Two babies died after an E.coli outbreak at an NHS hospital in Swansea, prompting officials to close the maternity unit in order to prevent the infection spreading.
Hope Erin Evans died of the infection in Swansea’s Singleton hospital on 4 November, just five days after being born. Another ‘very premature’ baby contracted the infection in hospital but died in the community.
Infections can spread between units by a single contaminated visitor
An additional 3 non-fatal cases have been confirmed, and a mother, said to be Hope’s, has also tested positive for the bacteria.
The cases are believed to be linked, but health officials say there was no evidence the infection has spread further. An investigation will now be launched into how the cross-infection occurred.
As a precaution, the health board has temporarily restricted the neonatal unit to admissions for babies of 36 weeks gestation or longer, and the hospital has undergone a deep clean.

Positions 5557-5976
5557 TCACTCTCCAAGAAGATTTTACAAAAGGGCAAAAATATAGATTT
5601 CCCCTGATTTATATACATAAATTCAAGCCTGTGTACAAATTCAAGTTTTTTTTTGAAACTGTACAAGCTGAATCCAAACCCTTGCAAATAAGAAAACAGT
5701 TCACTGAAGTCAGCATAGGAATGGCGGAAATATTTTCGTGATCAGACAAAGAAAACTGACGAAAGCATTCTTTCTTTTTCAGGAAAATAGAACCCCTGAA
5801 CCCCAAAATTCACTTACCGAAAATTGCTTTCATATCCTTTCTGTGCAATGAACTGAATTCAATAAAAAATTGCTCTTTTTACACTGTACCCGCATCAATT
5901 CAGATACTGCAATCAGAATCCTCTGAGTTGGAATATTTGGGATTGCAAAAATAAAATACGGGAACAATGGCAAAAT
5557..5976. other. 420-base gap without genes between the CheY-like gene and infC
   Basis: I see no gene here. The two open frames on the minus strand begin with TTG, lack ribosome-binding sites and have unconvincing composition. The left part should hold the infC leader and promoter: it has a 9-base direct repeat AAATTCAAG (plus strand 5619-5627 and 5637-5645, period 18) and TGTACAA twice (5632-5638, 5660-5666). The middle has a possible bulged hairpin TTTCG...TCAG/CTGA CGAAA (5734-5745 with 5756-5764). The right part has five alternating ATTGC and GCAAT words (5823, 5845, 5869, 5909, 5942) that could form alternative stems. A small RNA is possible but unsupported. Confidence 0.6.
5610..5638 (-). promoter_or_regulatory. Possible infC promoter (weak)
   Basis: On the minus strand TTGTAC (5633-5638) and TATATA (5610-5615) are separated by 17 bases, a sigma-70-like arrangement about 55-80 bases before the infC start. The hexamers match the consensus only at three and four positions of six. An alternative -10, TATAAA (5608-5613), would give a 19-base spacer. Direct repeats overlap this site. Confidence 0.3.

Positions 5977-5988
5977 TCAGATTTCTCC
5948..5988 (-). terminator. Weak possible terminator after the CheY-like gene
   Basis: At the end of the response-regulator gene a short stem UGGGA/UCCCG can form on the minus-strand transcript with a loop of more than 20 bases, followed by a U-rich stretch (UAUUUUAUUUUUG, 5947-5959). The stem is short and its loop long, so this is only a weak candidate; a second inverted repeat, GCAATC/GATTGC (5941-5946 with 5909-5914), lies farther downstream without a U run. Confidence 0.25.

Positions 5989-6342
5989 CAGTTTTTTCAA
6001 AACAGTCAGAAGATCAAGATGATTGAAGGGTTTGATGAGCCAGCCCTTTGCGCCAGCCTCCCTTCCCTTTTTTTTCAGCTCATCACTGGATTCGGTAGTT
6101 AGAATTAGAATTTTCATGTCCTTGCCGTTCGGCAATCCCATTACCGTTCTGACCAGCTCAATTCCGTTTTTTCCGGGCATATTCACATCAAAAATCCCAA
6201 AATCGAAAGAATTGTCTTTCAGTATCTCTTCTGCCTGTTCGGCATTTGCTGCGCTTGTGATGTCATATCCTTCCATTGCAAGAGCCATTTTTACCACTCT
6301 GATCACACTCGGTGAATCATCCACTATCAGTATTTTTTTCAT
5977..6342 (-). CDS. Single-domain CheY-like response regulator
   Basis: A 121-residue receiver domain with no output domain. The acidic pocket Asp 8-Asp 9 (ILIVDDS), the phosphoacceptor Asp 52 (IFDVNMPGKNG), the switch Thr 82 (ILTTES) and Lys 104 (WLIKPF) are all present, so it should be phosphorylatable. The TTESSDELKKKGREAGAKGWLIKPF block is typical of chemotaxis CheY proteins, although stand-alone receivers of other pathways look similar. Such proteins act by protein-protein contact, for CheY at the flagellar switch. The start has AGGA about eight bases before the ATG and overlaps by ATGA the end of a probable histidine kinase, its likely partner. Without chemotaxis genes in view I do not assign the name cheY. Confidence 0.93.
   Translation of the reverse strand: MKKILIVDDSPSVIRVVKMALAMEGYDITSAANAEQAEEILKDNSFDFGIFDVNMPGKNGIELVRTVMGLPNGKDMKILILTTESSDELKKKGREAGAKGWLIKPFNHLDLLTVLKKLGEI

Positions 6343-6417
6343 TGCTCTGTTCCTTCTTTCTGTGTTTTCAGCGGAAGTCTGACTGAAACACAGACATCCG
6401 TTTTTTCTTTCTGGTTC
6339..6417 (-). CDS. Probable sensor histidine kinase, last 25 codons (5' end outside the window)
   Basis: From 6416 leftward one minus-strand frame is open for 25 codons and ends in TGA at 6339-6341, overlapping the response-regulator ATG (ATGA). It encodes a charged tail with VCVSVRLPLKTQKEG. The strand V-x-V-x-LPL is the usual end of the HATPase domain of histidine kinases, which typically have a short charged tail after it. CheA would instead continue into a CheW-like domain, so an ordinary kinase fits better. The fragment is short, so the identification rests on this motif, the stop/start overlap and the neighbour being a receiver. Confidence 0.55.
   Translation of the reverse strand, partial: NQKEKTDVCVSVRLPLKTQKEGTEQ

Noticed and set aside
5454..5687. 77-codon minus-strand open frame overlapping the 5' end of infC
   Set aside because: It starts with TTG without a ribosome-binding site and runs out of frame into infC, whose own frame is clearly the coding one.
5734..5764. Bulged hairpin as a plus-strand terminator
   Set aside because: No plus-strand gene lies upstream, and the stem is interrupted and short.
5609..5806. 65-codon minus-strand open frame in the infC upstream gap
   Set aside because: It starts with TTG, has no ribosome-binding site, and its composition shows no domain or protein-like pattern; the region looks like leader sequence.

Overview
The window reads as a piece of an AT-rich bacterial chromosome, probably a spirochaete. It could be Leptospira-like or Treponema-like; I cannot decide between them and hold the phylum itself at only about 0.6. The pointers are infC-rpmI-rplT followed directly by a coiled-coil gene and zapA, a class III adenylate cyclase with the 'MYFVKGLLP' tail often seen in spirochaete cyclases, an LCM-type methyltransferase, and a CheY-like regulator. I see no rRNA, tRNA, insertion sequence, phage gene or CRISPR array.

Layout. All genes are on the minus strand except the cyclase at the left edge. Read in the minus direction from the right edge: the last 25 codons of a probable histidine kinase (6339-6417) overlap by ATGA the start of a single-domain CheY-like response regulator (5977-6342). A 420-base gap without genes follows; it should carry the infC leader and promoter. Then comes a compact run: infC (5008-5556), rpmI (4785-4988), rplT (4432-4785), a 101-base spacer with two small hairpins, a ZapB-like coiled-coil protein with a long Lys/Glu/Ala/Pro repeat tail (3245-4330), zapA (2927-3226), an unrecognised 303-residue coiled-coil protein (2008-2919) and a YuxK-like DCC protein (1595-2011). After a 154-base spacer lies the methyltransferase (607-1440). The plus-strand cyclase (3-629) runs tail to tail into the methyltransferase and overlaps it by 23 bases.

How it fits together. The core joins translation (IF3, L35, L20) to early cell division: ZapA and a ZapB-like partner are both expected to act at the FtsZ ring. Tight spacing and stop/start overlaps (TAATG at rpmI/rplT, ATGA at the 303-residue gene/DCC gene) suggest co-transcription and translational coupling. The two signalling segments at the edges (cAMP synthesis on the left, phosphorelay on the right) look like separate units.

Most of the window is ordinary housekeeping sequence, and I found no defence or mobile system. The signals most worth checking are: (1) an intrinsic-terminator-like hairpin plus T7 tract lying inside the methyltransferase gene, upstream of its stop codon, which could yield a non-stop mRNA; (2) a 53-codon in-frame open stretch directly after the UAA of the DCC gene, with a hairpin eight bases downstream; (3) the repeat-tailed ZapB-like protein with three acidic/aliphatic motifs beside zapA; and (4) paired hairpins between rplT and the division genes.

ESBL E.coli is not the same as the E.coli 0157 strain which causes food poisoning, and can lead to serious infections like meningitis and blood poisoning. ESBL E.coli is resistant to most antibiotics, with only a limited group of intravenous and oral antibiotics proving effective.
Microbiologist Prof Hugh Pennington said: "It's possible that it could have got into the unit by someone who didn't know they had it and wasn't ill, and unfortunately infected one of these babies.”
“These bugs can be quite persistent."
Possible transmission methods included someone not wiping their hands thoroughly after using the lavatory, he said, or hand-to-hand contact. Whilst the infection at Singleton Hospital has been contained, superbugs are a problem in many NHS hospitals.
One of the benefits for patients with private medical insurance is the choice of treatment in a private hospital with a low rate of infection. For example, the Sancta Maria Hospital is a private hospital situated in Swansea. The hospital has had no known cases of MRSA, and all patients who could potentially be carrying infections are screened before visiting.
Patients with private health insurance will be able to choose which hospital they want to be treated in, so search our free hospital database now, or compare health insurance policies online.
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